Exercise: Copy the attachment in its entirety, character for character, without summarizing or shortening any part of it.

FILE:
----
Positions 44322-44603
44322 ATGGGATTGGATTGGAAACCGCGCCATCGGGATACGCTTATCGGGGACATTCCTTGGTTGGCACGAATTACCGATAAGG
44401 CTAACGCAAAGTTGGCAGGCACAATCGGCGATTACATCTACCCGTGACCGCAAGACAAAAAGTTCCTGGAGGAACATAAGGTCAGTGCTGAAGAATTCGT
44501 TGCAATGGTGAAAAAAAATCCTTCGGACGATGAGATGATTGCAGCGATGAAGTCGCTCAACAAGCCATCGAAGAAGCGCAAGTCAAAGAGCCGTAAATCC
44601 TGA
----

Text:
Positions 44322-44603
44322 ATGGGATTGGATTGGAAACCGCGCCATCGGGATACGCTTATCGGGGACATTCCTTGGTTGGCACGAATTACCGATAAGG
44401 CTAACGCAAAGTTGGCAGGCACAATCGGCGATTACATCTACCCGTGACCGCAAGACAAAAAGTTCCTGGAGGAACATAAGGTCAGTGCTGAAGAATTCGT
44501 TGCAATGGTGAAAAAAAATCCTTCGGACGATGAGATGATTGCAGCGATGAAGTCGCTCAACAAGCCATCGAAGAAGCGCAAGTCAAAGAGCCGTAAATCC
44601 TGA